Some of the popular Christmas songs we know and love have fallen into the public domain, which means permission is not needed for use of the song. However there are a number of Christmas songs that, while popular and popularly thought of as public domain, are in fact copyrighted works. Here is a list of ten popular Christmas songs you may have thought were public domain, but actually are not.
“Winter Wonderland” is a winter song that has been appropriated as a Christmas song despite its lack of a reference to the holiday. The song was co-written by Felix Bernard, Lon Smith, and Richard Smith in 1934 and was inspired by Richard Smith’s view of a snow-covered park in his hometown of Honesdale, Pennsylvania. “Winter Wonderland” is published by Warner Chappell Music Co and according to the ASCAP website is the most-played ASCAP-member-written holiday song of the previous five years.
Have Yourself A Merry Little Christmas
“Have Yourself a Merry Little Christmas” was written by Hugh Martin and Ralph Blane in 1944 and first appeared in the musical “Meet Me in St. Louis” starring Judy Garland. The song originally had a somber tone, as it appeared in a scene in which a family is distraught over being forced from their home in St. Louis. After resisting pressure from Garland and her co-stars, Martin and Blane agreed to alter the lyrics to make the song more upbeat. The lyrics were altered in several other versions but the Judy Garland version is by far the most commonly recorded version. “Have Yourself a Merry Little Christmas” is published by EMI Music Publishing.
Though it is known that Irving Berlin wrote the original version of “White Christmas”, the exact year that he wrote it is unclear. It is most commonly believed that he wrote it sitting poolside at the Biltmore hotel in Phoenix, Arizona in 1942, which is fitting given the lyrics of the song. The version sung by Bing Crosby is the best-selling single of all time with over fifty million copies sold worldwide. “White Christmas” is published by Imagem Music.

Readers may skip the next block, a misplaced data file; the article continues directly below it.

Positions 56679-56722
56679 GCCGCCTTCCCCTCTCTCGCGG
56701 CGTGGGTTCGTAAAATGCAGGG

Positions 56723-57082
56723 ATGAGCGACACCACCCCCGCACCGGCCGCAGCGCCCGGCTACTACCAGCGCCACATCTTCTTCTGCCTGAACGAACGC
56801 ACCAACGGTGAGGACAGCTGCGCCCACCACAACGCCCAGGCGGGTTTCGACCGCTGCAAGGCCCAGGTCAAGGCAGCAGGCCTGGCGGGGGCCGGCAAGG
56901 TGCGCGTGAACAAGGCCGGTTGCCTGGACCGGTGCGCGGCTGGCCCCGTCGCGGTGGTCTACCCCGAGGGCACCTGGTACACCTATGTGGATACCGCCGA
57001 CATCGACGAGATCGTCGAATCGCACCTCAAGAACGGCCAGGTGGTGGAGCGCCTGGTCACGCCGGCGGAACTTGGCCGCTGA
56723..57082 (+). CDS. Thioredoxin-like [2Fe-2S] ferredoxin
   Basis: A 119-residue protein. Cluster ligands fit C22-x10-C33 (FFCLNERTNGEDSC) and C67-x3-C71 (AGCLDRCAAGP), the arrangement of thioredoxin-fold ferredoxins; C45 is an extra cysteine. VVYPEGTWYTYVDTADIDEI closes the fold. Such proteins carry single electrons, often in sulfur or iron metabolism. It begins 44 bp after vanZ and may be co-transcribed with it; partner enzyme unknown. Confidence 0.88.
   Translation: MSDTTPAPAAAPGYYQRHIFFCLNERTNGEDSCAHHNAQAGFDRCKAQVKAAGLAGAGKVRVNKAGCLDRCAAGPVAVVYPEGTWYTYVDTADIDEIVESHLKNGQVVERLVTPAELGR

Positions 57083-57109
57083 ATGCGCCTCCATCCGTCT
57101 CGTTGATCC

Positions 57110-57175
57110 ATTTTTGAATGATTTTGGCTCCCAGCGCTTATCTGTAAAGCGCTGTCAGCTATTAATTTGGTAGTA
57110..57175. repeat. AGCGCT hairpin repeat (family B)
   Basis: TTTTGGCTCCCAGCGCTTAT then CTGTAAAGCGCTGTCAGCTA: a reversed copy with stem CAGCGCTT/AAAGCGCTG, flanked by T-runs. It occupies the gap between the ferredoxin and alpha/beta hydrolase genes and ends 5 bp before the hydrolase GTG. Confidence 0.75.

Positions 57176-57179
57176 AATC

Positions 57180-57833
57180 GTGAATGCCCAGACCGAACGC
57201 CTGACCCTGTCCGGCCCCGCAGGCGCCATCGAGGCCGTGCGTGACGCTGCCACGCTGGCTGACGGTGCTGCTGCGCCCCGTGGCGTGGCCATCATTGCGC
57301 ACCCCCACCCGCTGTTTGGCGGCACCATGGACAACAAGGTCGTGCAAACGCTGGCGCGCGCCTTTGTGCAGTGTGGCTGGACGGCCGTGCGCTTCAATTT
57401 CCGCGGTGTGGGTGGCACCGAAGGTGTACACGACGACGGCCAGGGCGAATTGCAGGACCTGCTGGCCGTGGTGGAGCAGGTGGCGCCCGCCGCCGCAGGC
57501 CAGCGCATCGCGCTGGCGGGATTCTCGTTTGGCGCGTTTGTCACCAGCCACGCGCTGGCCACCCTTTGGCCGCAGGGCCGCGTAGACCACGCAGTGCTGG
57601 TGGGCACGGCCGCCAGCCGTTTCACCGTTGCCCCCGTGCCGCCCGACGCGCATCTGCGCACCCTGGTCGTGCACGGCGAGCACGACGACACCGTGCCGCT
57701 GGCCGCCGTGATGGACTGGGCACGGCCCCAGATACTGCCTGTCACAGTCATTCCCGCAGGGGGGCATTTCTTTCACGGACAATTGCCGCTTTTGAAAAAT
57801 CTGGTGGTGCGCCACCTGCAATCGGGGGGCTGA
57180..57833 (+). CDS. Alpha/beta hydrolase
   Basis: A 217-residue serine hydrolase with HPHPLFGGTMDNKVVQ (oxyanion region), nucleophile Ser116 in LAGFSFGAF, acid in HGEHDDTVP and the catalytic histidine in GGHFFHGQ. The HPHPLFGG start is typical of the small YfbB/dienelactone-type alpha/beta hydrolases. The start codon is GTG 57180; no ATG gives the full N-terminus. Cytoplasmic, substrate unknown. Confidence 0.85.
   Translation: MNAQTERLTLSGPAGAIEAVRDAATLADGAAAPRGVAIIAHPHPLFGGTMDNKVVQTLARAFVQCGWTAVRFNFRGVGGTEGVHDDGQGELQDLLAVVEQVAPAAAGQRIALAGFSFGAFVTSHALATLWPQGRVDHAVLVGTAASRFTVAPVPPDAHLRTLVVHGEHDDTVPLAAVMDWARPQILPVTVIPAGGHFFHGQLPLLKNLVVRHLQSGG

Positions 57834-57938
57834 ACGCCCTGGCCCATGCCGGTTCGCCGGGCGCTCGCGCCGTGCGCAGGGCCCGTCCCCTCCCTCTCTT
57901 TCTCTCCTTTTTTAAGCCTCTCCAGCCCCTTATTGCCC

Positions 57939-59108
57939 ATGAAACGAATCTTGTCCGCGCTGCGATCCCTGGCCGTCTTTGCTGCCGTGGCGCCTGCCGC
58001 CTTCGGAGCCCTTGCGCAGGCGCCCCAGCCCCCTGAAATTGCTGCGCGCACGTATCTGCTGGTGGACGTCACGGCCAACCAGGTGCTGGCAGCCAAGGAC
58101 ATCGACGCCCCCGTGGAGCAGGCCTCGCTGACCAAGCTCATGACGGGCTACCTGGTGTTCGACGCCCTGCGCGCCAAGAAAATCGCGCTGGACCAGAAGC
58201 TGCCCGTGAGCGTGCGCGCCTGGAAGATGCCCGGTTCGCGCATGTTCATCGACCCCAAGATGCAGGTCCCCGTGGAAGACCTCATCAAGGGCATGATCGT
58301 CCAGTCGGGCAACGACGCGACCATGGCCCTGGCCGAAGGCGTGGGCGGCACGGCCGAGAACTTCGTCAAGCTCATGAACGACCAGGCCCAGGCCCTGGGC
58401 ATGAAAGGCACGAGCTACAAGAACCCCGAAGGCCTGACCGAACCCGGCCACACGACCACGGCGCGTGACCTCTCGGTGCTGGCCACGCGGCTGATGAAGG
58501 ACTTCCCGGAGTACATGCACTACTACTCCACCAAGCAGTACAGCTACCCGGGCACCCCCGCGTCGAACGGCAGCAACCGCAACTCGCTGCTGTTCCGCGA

I’ll Be Home For Christmas
Written in 1943, one year after “White Christmas”, “I’ll Be Home for Christmas” sailed to the top of the charts due in large part to the original version sung once again by Bing Crosby. The song was written by Buck Ram, Kim Gannon, and Walter Kent, who got the idea from soldiers in World War I and II. The soldiers originally thought that the wars would be over quickly and that they would be home for Christmastime. “I’ll Be Home for Christmas” is controlled by Gannon & Kent Music Company and the Piedmont Music Company.
The Christmas Song (Chestnuts Roasting on an Open Fire)
“The Christmas Song”, more commonly known as “Chestnuts Roasting on an Open Fire”, was written in 1944 by vocalist Mel Tormé and Robert Wells. The song is said to have inspired by Tormé’s desire to keep cool during an unusually hot summer and was first recorded in 1946 by The Nat King Cole Trio. “The Christmas Song” is published by Sony/ATV Music Publishing.
Let It Snow! Let It Snow! Let It Snow!
In the same vein as “The Christmas Song”, “Let it Snow! Let it Snow! Let it Snow!” was written in 1945 by Sammy Cahn and Jule Styne during one of the hottest days on record in Los Angeles, California in hopes of creating a “cooler” mindset. Vaughn Monroe recorded the first version, which reached number one on the Billboard charts the following year. “Let it Snow! Let it Snow! Let it Snow!” is published by Warner-Chappell.
Jingle Bell Rock
“Jingle Bell Rock” was written by by two men who were not known primarily as musicians. Joseph Beal, a public relations executive, and James Boothe, a Texan in the advertising business, wrote the song in 1957 and it appeared for the first time that year in a release by Bobby Helms. The song is a mixture of the classic “Jingle Bells” and one of the most popular songs of the 1950’s, “Rock Around the Clock”. “Jingle Bell Rock” is published by Warner-Chappell as well.
Frosty The Snowman
Another one of the most popular Christmas songs incorrectly classified as public domain is “Frosty the Snowman”. Written in 1950 by Walter “Jack” Rollins and Steve Nelson, the song was first recorded by Gene Autry and the Cass County Boys. Autry was chosen to be the first to record the song following the success of recording of “Rudolph the Red Nosed Reindeer”. “Frosty the Snowman” is published by Warner-Chappell as well.
Santa Claus Is Coming To Town
“Santa Claus is Coming to Town” was written by Fred Coots and Haven Gillespie in 1934 and was first sung on Eddie Cantor’s Radio Show in November of the same year. By Christmastime of that year over 100,000 copies of sheet music and 400,000 copies of the single had been sold in the United States. “Santa Clause is Coming to Town is published by EMI Music Publishing.
The Little Drummer Boy
“The Little Drummer Boy” endured many lyrical changes before it became the most commonly used version that we hear today. Originally written by Katherine Davis in 1941, the song was entitled “Carol of the Drum” and was based on a Czech carol. In 1957 the song was re-arranged by Henry Onorati and once again in 1958 by Harry Simeone. The culmination of these arrangements birthed the current version of “Little Drummer Boy”, an arrangement which is also published by EMI.
- By Nathaniel Patchner
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